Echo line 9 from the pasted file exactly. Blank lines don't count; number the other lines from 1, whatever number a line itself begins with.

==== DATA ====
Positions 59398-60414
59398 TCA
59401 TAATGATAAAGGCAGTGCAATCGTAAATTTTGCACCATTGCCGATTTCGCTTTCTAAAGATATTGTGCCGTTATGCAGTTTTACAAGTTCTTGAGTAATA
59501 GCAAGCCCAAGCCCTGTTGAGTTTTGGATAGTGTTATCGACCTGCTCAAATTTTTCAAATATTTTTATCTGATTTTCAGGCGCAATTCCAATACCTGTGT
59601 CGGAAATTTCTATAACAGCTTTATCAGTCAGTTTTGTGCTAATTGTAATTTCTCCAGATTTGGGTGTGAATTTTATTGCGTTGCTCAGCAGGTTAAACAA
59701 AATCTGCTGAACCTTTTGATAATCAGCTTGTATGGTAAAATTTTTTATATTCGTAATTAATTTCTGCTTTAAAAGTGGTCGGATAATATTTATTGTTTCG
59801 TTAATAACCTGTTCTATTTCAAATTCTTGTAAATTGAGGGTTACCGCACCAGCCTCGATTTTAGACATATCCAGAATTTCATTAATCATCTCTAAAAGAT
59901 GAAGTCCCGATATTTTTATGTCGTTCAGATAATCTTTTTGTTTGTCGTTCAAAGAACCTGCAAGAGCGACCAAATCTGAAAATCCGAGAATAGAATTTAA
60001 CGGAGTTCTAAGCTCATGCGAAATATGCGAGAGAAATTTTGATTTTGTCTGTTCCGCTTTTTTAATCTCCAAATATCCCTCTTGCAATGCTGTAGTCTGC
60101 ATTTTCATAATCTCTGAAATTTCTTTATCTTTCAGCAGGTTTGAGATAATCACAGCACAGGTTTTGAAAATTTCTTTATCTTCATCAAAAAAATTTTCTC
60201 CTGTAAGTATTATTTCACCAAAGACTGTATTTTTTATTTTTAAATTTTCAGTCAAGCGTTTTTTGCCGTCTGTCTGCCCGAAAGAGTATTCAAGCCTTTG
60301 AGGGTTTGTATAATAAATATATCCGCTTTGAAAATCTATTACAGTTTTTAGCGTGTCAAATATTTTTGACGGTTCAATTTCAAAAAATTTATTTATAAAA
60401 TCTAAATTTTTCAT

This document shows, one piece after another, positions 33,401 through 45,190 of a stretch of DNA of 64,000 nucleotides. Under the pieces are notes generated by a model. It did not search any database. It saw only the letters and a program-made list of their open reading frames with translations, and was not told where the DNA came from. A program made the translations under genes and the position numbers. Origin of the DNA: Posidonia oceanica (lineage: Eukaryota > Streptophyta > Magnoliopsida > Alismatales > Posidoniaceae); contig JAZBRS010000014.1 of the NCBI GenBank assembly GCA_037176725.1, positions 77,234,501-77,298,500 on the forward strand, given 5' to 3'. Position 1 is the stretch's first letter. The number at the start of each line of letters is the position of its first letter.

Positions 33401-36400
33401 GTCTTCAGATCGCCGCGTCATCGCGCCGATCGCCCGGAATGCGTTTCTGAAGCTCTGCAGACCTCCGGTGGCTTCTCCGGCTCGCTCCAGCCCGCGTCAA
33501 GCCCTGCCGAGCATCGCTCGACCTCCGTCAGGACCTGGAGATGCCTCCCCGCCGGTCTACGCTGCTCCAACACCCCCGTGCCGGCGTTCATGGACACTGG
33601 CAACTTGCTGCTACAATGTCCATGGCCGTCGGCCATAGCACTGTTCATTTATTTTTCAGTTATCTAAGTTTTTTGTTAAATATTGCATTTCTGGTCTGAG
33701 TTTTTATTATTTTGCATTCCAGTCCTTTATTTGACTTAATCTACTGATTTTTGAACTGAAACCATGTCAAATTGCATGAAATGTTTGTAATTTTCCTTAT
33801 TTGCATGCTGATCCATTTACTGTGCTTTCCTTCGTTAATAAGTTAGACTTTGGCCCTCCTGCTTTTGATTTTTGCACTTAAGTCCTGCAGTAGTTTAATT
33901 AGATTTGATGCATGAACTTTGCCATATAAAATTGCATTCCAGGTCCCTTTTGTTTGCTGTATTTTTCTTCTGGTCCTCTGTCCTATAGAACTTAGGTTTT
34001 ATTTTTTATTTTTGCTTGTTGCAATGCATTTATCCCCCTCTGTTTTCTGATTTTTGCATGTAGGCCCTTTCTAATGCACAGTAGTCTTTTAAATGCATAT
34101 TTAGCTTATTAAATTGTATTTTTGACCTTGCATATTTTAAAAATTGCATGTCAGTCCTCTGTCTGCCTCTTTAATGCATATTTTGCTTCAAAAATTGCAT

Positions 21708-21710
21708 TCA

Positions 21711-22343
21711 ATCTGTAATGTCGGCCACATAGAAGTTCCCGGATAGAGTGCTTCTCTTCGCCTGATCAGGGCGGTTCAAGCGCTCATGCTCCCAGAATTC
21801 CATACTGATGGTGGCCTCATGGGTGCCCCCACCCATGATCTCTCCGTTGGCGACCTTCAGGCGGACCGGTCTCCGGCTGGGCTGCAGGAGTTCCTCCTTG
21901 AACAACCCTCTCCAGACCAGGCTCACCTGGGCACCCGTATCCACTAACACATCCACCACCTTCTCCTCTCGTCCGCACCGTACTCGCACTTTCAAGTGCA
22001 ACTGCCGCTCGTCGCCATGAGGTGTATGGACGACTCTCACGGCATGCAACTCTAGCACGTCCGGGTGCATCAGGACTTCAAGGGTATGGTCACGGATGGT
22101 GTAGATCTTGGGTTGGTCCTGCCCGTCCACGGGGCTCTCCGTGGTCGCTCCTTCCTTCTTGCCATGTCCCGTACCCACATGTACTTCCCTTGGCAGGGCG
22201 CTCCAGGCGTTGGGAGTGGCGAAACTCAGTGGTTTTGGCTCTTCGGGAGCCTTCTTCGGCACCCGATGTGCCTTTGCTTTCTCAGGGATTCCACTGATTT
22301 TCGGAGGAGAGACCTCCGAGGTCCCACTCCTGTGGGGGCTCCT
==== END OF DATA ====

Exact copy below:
60001 CGGAGTTCTAAGCTCATGCGAAATATGCGAGAGAAATTTTGATTTTGTCTGTTCCGCTTTTTTAATCTCCAAATATCCCTCTTGCAATGCTGTAGTCTGC